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  /*
   [The "BSD license"]
   Copyright (c) 2005-2009 Terence Parr
   All rights reserved.
  
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   modification, are permitted provided that the following conditions
   are met:
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      notice, this list of conditions and the following disclaimer.
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      notice, this list of conditions and the following disclaimer in the
      documentation and/or other materials provided with the distribution.
  3. The name of the author may not be used to endorse or promote products
      derived from this software without specific prior written permission.
 
  THIS SOFTWARE IS PROVIDED BY THE AUTHOR ``AS IS'' AND ANY EXPRESS OR
  IMPLIED WARRANTIES, INCLUDING, BUT NOT LIMITED TO, THE IMPLIED WARRANTIES
  OF MERCHANTABILITY AND FITNESS FOR A PARTICULAR PURPOSE ARE DISCLAIMED.
  IN NO EVENT SHALL THE AUTHOR BE LIABLE FOR ANY DIRECT, INDIRECT,
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  NOT LIMITED TO, PROCUREMENT OF SUBSTITUTE GOODS OR SERVICES; LOSS OF USE,
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  THEORY OF LIABILITY, WHETHER IN CONTRACT, STRICT LIABILITY, OR TORT
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  THIS SOFTWARE, EVEN IF ADVISED OF THE POSSIBILITY OF SUCH DAMAGE.
  */
 package org.antlr.runtime.tree;
 
 
 import java.util.List;
 import java.util.Map;

Build and navigate trees with this object. Must know about the names of tokens so you have to pass in a map or array of token names (from which this class can build the map). I.e., Token DECL means nothing unless the class can translate it to a token type. In order to create nodes and navigate, this class needs a TreeAdaptor. This class can build a token type -> node index for repeated use or for iterating over the various nodes with a particular type. This class works in conjunction with the TreeAdaptor rather than moving all this functionality into the adaptor. An adaptor helps build and navigate trees using methods. This class helps you do it with string patterns like "(A B C)". You can create a tree from that pattern or match subtrees against it.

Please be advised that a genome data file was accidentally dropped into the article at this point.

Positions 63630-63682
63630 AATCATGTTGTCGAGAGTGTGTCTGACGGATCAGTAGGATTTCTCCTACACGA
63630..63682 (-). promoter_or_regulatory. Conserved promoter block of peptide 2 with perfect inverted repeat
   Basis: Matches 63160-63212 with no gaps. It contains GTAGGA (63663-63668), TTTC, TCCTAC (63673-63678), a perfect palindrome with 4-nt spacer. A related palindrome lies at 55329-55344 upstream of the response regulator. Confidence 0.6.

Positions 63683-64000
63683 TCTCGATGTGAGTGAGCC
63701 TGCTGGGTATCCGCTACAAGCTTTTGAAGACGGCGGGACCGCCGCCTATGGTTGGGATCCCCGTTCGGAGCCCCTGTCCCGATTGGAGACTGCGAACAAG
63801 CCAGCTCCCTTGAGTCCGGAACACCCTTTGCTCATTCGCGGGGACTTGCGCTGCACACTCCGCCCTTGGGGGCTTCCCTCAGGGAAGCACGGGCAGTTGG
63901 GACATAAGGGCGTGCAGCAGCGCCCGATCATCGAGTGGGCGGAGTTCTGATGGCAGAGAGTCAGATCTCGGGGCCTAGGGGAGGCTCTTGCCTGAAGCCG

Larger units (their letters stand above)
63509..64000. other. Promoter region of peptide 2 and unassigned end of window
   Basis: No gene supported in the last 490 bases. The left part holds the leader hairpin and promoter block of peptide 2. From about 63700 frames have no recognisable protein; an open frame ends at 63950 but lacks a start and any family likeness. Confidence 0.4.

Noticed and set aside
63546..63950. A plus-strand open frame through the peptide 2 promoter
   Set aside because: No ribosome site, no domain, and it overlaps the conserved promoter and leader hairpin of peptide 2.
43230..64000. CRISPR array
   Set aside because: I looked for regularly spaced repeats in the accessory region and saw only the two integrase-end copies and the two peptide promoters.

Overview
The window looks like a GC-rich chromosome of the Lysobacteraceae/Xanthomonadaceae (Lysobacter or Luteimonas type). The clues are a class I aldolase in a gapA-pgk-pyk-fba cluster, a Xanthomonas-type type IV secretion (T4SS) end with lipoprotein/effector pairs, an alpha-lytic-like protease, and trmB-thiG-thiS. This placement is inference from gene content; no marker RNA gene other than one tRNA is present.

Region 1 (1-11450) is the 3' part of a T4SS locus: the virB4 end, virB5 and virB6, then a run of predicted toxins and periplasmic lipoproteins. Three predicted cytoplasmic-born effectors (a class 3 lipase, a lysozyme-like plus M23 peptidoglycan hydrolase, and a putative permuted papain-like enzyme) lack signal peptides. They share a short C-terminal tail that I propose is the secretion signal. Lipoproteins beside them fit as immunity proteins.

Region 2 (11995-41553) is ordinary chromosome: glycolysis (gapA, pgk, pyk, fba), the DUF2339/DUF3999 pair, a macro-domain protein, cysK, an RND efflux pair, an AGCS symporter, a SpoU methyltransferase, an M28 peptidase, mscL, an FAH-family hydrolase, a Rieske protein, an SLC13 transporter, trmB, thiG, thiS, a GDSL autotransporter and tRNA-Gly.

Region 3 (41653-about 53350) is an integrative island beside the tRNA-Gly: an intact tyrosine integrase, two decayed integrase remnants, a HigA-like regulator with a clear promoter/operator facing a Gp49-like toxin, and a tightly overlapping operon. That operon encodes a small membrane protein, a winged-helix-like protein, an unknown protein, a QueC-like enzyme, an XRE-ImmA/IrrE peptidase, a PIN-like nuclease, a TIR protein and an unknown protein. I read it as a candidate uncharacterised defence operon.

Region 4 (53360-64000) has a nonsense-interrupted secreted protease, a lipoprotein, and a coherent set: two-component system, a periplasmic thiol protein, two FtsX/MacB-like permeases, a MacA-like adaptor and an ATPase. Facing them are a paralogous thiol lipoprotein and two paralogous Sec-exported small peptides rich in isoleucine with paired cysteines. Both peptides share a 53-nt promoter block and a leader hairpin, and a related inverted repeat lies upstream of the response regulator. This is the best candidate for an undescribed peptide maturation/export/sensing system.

public class TreeWizard {
 	protected TreeAdaptor adaptor;
 	protected Map tokenNameToTypeMap;
 
 	public interface ContextVisitor {
 		// TODO: should this be called visit or something else?
 		public void visit(Object tObject parentint childIndexMap labels);
 	}
 
 	public static abstract class Visitor implements ContextVisitor {
 		public void visit(Object tObject parentint childIndexMap labels) {
 			visit(t);
 		}
 		public abstract void visit(Object t);
 	}

When using %label:TOKENNAME in a tree for parse(), we must track the label.
 
 	public static class TreePattern extends CommonTree {
 		public String label;
 		public boolean hasTextArg;
 		public TreePattern(Token payload) {
 			super(payload);
 		}
 		public String toString() {
 			if ( !=null ) {
 				return "%"++":"+super.toString();
 			}
 			else {
 				return super.toString();				
 			}
 		}
 	}
 
 	public static class WildcardTreePattern extends TreePattern {
 		public WildcardTreePattern(Token payload) {
 			super(payload);
 		}
 	}

This adaptor creates TreePattern objects for use during scan()
 
 	public static class TreePatternTreeAdaptor extends CommonTreeAdaptor {
 		public Object create(Token payload) {
 			return new TreePattern(payload);
 		}
 	}
	// TODO: build indexes for the wizard
During fillBuffer(), we can make a reverse index from a set of token types of interest to the list of indexes into the node stream. This lets us convert a node pointer to a stream index semi-efficiently for a list of interesting nodes such as function definition nodes (you'll want to seek to their bodies for an interpreter). Also useful for doing dynamic searches; i.e., go find me all PLUS nodes. protected Map tokenTypeToStreamIndexesMap; /** If tokenTypesToReverseIndex set to INDEX_ALL then indexing occurs for all token types. public static final Set INDEX_ALL = new HashSet(); /** A set of token types user would like to index for faster lookup. If this is INDEX_ALL, then all token types are tracked. If null, then none are indexed. protected Set tokenTypesToReverseIndex = null;